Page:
A new study from TRIP, a national transportation research group, shows that roads in Lafayette that are congested or in poor condition cost drivers thousands of dollars each year in operating costs, lost time and crashes.
Lafayette Parish is expected to have more residents in the coming years, although the exact number may depend on natural disasters in Louisiana and Texas.
In 2010, there were 221,578 people in the parish, according to the Census Bureau.
The current projection is for 232,470 people in Lafayette Parish in 2030, an increase of 5 percent.
But demographer Mike Hefner said it remains unclear how many people might move to and stay in the parish permanently following last year’s floods near Baton Rouge and this year’s Hurricane Harvey, which affected several parts of east Texas.
“I think it affects things in the short term,” Hefner said. “In the long term, it’s hard to say.
"We saw we had a pretty good number of people who stayed here after Katrina in New Orleans. A lot of it depends on the circumstances with their house. If they are renters, it’s easier to set up roots in a new place. If they own property, they have to decide whether to sell it and move, or go back and renovate.”
Hefner’s data shows that in recent years, Harris County in Texas has been one of the primary areas that has both drawn Lafayette Parish residents and provided new residents here.
Whether that trend continues remains to be seen.
Hefner noted that with the recent opening of Interstate 10 and other roadways between Lafayette and the Houston area, more people may be prompted to head east, rather than north.
A demographic report Hefner presented to the Lafayette Parish School Board this summer showed, unsurprisingly, that the biggest population growth is happening in southern Lafayette Parish, although areas in the northwest part of the parish and near Ossun have also seen growth.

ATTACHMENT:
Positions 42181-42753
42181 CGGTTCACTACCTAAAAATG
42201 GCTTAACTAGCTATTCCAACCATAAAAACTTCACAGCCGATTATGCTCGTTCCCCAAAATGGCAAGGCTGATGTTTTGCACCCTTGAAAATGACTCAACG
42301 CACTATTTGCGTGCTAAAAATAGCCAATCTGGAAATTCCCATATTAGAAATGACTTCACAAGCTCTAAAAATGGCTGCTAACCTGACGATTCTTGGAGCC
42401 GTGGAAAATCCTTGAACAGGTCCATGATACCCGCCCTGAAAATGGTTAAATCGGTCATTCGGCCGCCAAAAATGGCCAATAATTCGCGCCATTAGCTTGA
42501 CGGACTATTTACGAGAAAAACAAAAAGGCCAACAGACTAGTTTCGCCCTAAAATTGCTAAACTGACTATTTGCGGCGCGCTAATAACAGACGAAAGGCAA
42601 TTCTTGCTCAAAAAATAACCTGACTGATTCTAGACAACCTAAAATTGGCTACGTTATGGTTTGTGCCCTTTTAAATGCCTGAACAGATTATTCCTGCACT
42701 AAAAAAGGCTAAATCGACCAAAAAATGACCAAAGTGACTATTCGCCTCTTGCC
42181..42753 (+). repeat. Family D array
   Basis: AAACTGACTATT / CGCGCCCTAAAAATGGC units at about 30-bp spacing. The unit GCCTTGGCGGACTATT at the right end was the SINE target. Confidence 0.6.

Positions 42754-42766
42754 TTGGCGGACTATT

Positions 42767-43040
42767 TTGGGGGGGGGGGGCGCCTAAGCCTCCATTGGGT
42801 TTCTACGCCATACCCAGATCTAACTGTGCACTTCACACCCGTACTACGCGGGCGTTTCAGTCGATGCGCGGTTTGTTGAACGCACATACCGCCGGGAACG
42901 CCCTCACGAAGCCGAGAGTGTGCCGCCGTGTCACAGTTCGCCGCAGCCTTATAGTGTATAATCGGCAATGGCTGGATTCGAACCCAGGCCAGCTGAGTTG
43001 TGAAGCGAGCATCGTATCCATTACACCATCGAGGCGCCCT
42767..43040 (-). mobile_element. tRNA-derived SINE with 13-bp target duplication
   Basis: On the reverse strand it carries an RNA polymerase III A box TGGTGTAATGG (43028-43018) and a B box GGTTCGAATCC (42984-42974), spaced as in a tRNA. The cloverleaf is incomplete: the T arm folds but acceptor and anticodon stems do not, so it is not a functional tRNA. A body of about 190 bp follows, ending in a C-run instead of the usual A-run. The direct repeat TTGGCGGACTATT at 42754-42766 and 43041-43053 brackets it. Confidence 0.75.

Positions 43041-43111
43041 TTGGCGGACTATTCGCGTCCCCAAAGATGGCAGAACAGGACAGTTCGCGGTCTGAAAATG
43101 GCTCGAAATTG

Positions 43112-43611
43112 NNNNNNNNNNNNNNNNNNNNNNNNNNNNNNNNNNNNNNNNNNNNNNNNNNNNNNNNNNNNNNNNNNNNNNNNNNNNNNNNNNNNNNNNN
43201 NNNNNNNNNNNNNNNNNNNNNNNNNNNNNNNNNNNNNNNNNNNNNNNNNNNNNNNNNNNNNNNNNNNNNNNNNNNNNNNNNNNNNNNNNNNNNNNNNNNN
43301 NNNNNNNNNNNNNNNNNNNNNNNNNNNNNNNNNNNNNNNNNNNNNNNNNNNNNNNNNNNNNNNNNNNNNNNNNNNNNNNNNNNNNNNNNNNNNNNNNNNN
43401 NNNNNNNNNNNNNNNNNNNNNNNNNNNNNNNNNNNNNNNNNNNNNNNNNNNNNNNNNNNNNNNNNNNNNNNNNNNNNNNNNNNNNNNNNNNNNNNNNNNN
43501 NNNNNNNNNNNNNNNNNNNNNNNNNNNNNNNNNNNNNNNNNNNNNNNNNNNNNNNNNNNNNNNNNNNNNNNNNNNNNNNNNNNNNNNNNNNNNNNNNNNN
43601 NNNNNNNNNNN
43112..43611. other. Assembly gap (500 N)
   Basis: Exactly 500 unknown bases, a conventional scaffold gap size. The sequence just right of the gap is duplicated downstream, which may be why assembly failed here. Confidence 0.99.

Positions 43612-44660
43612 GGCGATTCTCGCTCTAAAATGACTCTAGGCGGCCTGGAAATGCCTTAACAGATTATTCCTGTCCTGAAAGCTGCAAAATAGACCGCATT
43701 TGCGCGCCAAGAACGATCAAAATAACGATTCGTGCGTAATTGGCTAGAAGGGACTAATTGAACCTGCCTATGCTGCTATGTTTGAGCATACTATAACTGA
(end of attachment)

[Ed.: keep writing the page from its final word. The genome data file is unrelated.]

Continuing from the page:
Fewer people are moving into the central core of the city of Lafayette, which is trending toward more older residents.
“I think what we’ll see initially, for now, is more people from elsewhere moving into apartments,” Hefner said. “They will set up until they make a decision on whether or not to stay, and from that point, whether to rent or buy.”
Any increase in population will mean more traffic, Hefner added. He noted that newer residents may be unfamiliar with unique roadway designs like the Johnston Street/Camellia Boulevard intersection, or roads with ongoing construction, like Verot School Road.
In his report this summer, Hefner noted that the vast majority of people in Lafayette use automobiles, with 84 percent of people driving a car alone to work.
“The lack of meaningful alternative transportation infrastructure in Lafayette basically guarantees the parish will remain auto-centric,” Hefner wrote.
“This, along with the associated issues of traffic congestion, can affect the quality of life in Lafayette and may have more of a long-term impact in attracting new families into the area than most people realize.”
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